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Leo PP. XIII
Rerum novarum

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11. With reason, then, the common opinion of mankind, little affected by the few dissentients who have contended for the opposite view, has found in the careful study of nature, and in the laws of nature, the foundations of the division of property, and the practice of all ages has consecrated the principle of private ownership, as being pre-eminently in conformity with human nature, and as conducing in the most unmistakable manner to the peace and tranquillity of human existence. The same principle is confirmed and enforced by the civil laws-laws which, so long as they are just, derive from the law of nature their binding force. The authority of the divine law adds its sanction, forbidding us in severest terms even to covet that which is another's: "Thou shalt not covet thy neighbour's wife; nor his house, nor his field, nor his man-servant, nor his maid-servant, nor his ox, nor his ass, nor anything that is his."( 2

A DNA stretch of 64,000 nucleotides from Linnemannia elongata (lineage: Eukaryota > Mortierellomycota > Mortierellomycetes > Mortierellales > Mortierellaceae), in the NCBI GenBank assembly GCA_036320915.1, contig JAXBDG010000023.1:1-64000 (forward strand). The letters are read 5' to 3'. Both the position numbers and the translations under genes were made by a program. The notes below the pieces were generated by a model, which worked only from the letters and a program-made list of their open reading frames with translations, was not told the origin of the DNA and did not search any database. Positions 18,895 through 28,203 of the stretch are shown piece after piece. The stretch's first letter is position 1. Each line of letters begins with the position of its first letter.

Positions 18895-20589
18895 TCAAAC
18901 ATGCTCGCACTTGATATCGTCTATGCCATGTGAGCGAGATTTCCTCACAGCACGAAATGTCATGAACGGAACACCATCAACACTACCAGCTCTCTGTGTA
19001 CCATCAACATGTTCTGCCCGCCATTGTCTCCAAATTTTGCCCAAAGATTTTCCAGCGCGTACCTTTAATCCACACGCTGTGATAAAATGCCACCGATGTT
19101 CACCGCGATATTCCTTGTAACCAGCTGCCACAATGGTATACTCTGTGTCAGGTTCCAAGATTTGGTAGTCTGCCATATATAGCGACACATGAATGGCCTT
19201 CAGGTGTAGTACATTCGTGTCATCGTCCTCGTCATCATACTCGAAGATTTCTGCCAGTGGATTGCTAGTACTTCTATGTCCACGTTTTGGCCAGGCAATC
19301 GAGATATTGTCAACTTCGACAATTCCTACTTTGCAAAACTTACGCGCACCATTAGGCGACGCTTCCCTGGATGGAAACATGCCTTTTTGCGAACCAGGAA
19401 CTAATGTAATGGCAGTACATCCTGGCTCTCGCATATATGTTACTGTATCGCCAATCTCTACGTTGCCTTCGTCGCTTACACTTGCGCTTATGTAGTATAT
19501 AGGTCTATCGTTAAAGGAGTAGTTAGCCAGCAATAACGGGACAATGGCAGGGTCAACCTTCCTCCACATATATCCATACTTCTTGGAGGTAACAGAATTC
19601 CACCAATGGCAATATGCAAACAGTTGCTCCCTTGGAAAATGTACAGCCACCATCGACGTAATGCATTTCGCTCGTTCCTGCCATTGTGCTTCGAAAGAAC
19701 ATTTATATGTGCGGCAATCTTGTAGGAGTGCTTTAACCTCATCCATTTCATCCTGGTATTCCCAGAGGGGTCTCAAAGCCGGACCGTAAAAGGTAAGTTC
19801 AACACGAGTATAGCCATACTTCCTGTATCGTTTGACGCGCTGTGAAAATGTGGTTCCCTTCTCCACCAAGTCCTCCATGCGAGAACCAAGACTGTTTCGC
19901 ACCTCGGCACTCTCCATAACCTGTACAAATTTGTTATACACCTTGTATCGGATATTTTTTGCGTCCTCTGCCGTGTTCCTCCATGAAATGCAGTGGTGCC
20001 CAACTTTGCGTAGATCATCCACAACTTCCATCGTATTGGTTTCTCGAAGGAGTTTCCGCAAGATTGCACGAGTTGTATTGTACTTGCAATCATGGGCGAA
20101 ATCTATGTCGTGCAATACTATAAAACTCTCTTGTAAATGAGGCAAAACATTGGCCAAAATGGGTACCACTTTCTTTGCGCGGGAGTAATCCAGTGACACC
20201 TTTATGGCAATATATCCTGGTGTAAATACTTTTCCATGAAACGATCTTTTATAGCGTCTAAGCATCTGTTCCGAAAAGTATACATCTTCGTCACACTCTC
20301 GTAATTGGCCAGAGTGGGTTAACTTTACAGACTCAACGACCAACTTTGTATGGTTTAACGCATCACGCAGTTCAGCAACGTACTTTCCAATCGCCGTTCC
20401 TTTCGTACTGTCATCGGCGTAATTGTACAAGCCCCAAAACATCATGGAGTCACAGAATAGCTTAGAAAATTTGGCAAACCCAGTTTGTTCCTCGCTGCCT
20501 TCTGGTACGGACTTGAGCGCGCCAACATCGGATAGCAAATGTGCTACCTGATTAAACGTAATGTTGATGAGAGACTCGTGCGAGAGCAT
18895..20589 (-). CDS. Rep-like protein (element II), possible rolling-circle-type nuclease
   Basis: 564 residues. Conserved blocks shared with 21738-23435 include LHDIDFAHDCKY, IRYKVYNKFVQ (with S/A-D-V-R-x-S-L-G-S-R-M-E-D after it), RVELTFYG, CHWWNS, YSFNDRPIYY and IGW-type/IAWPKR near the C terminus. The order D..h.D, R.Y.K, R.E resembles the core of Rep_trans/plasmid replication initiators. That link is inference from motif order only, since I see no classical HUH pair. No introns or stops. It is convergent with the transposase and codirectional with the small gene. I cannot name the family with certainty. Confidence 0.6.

2). Deut. 5:21.






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